Gavin DeGraw headlines a special Halloween event sponsored by The MIX-101.9FM on Oct. 26. | AP
ERIC & KATHY’S HALLOWEEN FRIGHT NIGHT
♦ 7 p.m. Oct. 26
♦ Fairmont Chicago Millennium Park
♦ Sold Out
♦ Note: 101.9FM-THE MIX is offering chances to win tickets to the event by listening at 7:20 a.m. weekdays.Visit www.wtmx.com for details.
Updated: October 24, 2012 6:10PM
Contemporary pop singer-pianist Gavin DeGraw has been a commercial success for less than a decade, yet that was good enough to land him a spot on “Dancing With the Stars.” DeGraw was axed from the popular ABC series after only five weeks, but the 35-year-old views it as another highlight in what has been an “unusually great year.”
It wasn’t so great, though, on Aug. 8, 2011, when DeGraw was beaten by a group of thugs on a New York City street late one night. He suffered a broken nose, concussion, and facial cuts. But he rebounded with a successful new album, “Sweeter,” in September, featuring the top single “Not Over You.”
In a recent interview, DeGraw talked about being on the road, the attack and the impact of “Dancing With the Stars” on his career.
Question: Touring has a mystique to it, in part because it’s often glorified by musicians. But do you ever grow weary of being on the road?
Gavin DeGraw: The road gives and takes. It’s better than sitting in one place for too long. The great downside of being on the road is that when you start putting it all together, you’re in a bus. That’s not the downside. You’re at a venue. That’s not the downside. The downside is that you’re in a parking lot somewhere. Whether it’s inside the building or outside the building, your scenery tends to be a parking lot. Other than that, the road is pretty cool. The fact is, when you’re out on the road, that’s your time to make a living. That’s your opportunity to go out and get it.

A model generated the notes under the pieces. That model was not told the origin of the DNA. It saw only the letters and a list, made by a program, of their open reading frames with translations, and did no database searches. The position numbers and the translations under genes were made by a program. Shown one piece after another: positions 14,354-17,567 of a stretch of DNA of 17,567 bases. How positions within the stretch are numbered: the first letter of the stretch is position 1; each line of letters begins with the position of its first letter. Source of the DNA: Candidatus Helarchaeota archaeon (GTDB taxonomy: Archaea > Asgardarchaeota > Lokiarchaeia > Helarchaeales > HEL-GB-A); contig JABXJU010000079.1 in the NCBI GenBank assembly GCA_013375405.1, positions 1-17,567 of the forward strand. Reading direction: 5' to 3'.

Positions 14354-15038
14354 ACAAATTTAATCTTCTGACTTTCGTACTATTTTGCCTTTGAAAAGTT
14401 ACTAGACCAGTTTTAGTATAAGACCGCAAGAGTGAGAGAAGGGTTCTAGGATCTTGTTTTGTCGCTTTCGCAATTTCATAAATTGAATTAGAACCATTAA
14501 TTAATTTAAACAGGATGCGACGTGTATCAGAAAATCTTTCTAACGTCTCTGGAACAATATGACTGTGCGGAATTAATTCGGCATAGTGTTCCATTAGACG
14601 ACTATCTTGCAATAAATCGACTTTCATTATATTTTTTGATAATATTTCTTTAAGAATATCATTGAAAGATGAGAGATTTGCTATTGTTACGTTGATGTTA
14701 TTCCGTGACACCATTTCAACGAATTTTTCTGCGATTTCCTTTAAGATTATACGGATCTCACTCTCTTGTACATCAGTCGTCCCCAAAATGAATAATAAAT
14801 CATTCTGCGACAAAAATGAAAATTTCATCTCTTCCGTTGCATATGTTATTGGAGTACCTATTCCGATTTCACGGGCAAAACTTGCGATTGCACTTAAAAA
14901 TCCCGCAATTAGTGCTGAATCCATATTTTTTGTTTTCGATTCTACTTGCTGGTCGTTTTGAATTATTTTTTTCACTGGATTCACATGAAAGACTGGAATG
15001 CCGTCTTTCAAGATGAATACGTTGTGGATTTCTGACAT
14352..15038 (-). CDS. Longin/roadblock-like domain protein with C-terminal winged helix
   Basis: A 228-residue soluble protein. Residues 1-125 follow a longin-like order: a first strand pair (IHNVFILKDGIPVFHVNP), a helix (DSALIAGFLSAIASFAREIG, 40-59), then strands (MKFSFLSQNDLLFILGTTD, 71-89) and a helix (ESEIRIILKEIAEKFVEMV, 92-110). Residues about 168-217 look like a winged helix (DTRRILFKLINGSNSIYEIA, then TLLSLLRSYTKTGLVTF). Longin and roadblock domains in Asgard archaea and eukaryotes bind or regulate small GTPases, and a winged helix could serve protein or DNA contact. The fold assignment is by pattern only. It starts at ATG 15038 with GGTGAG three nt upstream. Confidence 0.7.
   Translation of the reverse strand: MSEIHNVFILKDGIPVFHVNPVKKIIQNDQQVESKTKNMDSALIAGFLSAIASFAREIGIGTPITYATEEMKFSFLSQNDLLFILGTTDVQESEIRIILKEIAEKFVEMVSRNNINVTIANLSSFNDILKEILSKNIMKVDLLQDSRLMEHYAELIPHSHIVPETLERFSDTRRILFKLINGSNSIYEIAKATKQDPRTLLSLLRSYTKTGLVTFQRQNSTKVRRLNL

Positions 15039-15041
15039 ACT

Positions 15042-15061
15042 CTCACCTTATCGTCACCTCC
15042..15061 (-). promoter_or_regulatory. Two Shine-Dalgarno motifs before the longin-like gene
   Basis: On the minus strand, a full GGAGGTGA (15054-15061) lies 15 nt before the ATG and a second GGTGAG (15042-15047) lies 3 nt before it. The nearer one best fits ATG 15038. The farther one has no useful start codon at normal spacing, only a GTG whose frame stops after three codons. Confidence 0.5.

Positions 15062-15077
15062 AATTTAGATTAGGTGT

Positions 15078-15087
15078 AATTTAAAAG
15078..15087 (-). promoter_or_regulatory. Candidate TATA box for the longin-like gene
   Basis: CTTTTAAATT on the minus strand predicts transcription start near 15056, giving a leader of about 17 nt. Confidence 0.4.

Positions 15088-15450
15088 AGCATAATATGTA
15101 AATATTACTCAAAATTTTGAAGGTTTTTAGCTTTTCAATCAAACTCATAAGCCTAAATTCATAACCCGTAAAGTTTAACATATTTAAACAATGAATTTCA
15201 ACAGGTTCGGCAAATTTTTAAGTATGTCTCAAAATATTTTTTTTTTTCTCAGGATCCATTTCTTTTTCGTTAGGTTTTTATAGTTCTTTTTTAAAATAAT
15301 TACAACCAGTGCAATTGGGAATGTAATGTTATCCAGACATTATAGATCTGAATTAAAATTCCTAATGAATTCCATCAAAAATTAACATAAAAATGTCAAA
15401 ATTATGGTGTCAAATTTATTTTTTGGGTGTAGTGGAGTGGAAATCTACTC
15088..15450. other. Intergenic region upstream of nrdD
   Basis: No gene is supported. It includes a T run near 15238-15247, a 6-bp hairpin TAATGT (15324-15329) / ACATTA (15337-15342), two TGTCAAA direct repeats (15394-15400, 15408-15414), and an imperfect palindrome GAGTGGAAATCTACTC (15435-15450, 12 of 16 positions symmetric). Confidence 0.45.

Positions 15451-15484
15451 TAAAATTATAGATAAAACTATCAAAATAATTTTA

Q. How much songwriting do you do on the road?
GD: You don’t do as much as you’d like to. It makes it a little bit harder because I don’t have a piano set up in this particular bus that I’m on, but I keep a guitar with me, though, so my writing is limited to the guitar. I’m a little bit shorthanded in that way because I’m primarily a piano player. I get some writing done, mostly just ideas. I don’t have as many complete songs written on the road, but I have hundreds and hundreds of beginnings of songs.
Q. With your appearance on “Dancing With the Stars,” what kind of impact are you seeing in terms of audience support for your shows?
GD: I’m not going to crush it in every single market, but I am seeing a huge improvement at the live shows and some shows are selling out. Certainly that’s in direct correlation to the success of the single and to the album and to the other things that [I’m] doing, and maybe the addition of “Dancing With the Stars.” I know that gets some people interested. Each of them really helps. I’m hoping that we’ll get around to a third single and then from that point maybe go back to Europe, then to the studio (and release a new record) and do it all over again.
I recently read someone who said the most important thing now is for artists to continually put out new stuff instead of the old format of go make an album that you need to have out for three years. (It’s) taking the route of continually putting out songs for the people who are interested in listening to you versus not worrying about somebody who is going to hopefully like you. I think that couldn’t be more on the money, making sure that you’re putting out as much material as possible. What you want is for people to be talking about you. You need to give a reason for them to, and if you’re not they’ll be talking about somebody else.
Q. Any thoughts on your assault?
GD: I don’t even think about it, it’s so odd. The year has been so unbelievably special I feel like it’s so far in the distant past; it feels like five years ago to me. I’ve done so much living in the past year I didn’t even realize it’s been a year ago. This past year has been like I have the winning lottery ticket ... and I’m enjoying walking to the government center to pick up my winnings.
Scripps Howard News Service